In India ONGC is the only agency equipped with the capability for evaluation of gas hydrate potential due to its inherent strength in terms of expertise on acquisition, processing and interpretation of seismic data. Realizing its national obligation and possibility of exploitation of gas hydrates as a future business opportunity, ONGC has taken up the job of detailed planning/implementation of various aspects of gas hydrate exploration and exploitation. ONGC has set three milestones viz., (1) Estimation of gas hydrate and free gas underlying gas hydrate resources in the Indian deep offshore from seismic data and geological information, (2) Sampling hydrated sediments in identified areas (3) Development of technology for their exploitation in collaboration with universities and organizations from India and abroad to meet the above objectives in the interest of the country. As a first step, studies of existing seismic data was initiated in 1996. Preliminary analysis of seismic data along the east and West Coast deep-water area of India has brought out about 80,000 sq.km. area having potential hydrate deposits in Andaman-Nicobar, Krishna-Godavari, Konkan and Kutch offshore. With advancement in geological and geophysical understanding ONGC confirmed about 1400 sq.km. area in Krishna-Godavari deep offshore as potential hydrate province based on seismic attributes and other geo-scientific information (bathymetry structure, thickness of hydrate stability zone (HSZ), rate of sedimentation, depositional set up etc.)

Thus, technological milestone to evaluate hydrate potential from seismic data is partly achieved through R&D efforts. Further, sampling at identified locations will help in understanding the processes of hydrate formation and its habitats and in calibration of the seismic data leading to refined resource / reserve estimate. These parameters are critical for effective planning of exploration. The other areas are under study for assigning priorities based on the hydrate potential so that a comprehensive techno economic perspective can be evolved to initialise hydrate exploration operation in Indian environment prior to their cost-effective exploration.

Gone are the days when shale was only thought of as a source rock. Better knowledge with advancement in technology has already made the source rock as a reservoir too & terms like ‘Shale Gas’, ‘Shale Oil’ has started making headlines. As part of the bundle of unconventional energy resources, gas from shale can make a significant contribution to the global energy supply.

Apart from the United States and few other countries, shale gas resource, although believed to be both large and wide spread, have not been quantified on a national basis for most countries. The global shale gas resource endowment is about 16,110 TCF or 456 TCM, compared to 187 TCM for conventional gas. It is assumed that nearly 40% of this endowment would be economically recoverable.

Until recently, the shale gas focus was mainly on North America, but today the interest towards shale gas is spreading around the world. Three European basins are worth mentioning namely, Alum Shale in Sweden, the Silurian Shale in Poland and Mikulov Shale in Austria. In US, there was a sharp change in US Shale Gas reserve estimate.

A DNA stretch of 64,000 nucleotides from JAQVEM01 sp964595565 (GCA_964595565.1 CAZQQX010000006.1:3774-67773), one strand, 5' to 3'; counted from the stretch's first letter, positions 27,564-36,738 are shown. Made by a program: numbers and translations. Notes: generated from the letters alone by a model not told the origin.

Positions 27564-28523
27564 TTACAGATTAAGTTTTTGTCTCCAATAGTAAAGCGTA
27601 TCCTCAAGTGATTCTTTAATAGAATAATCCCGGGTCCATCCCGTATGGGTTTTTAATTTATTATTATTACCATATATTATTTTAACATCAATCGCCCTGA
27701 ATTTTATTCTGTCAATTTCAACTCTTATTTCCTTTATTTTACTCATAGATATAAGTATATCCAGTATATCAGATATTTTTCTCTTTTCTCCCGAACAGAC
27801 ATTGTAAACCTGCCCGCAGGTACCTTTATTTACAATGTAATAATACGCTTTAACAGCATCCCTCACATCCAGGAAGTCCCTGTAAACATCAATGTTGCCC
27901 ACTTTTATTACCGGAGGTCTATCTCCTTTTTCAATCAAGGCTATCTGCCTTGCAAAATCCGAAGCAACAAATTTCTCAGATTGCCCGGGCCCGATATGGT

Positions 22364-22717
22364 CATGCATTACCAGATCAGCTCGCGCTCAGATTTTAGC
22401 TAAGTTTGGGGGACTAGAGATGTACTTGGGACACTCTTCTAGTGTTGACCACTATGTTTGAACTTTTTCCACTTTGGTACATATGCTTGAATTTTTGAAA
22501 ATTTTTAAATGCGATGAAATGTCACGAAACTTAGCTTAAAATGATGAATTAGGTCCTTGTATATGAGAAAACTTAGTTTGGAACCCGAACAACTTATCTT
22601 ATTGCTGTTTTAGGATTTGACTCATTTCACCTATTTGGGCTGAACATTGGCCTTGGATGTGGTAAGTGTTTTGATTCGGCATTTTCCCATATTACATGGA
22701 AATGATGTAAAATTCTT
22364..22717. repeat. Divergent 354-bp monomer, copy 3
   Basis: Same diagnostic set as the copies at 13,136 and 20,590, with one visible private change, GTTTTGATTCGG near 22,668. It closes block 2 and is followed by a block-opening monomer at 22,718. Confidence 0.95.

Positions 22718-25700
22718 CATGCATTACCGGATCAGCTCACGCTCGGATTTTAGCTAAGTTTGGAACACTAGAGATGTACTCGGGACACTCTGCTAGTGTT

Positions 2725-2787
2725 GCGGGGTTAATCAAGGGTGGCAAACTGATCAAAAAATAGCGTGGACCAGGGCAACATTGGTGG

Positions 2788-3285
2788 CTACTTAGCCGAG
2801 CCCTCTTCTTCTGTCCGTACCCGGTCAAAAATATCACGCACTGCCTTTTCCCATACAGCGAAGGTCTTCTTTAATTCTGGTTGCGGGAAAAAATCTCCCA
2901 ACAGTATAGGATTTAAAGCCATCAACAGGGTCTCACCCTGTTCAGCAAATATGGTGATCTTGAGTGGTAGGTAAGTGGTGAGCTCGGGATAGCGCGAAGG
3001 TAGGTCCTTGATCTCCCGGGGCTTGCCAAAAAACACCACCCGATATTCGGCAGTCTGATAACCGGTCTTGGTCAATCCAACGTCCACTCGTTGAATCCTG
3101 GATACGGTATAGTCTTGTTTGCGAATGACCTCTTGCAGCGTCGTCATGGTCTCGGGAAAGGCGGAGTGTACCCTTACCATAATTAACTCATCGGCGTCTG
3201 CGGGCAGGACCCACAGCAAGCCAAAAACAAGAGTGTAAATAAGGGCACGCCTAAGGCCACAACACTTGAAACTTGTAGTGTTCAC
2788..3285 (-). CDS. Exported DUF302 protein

Dry shale gas production in US has increased from 1.0 TCF in 2006 to 4.8 TCF in 2010 while wet shale gas has increased to 60.64 TCF by the year-end 2009.
According to geologists, there are more than 668 shales worldwide in 142 basins. At present, only a few dozen of these shales have known production potentials, most of those are in North America. This means that there are literally hundreds of shale formations worldwide that could produce natural gas. The potential volumes of shale gas are thought to be enormous and this is likely to change the natural gas markets worldwide.

India has very little domestic gas production, and almost all of it is based on young rock in the offshore. In India, the shale gas will be primarily targeted at Cambay basin, Assam-Arakan basin, Damodar Valley, KG basin and Cauvery basin. In Karanpur, at Raniganj, ONGC has drilled first well out of the four wells planned. The initial results are encouraging but one has to wait for some more time to ascertain whether shale gas production is commercially viable or not. According to Schlumberger, hired by ONGC, Shale Gas reserves in India would be anywhere between 600 TCF to 2000 TCF. Realizing the huge potential of shale gas, the Government of India is likely to offer shale gas exploration for the first time.

In Cambay basin huge thickness of shale ranging from 400 to 1000 meter can be a good target. The Cambay shale is divided into Upper Cambay shale and Lower Cambay shale and both have potential to produce shale gas. In Cambay shale the average clay percentage is 38% and quartz percentage is 35%. The kerogen is of type III, and the high TOC value 1.5-4% and maturity between 0.9-1.0 at 800 meter depth. Oil India has also planned a project to drill two wells in Assam-Arakan basin at a cost of USD 25 Million. It is planned to create a platform to use the experience of US to understand and exploit shale gas plays in India.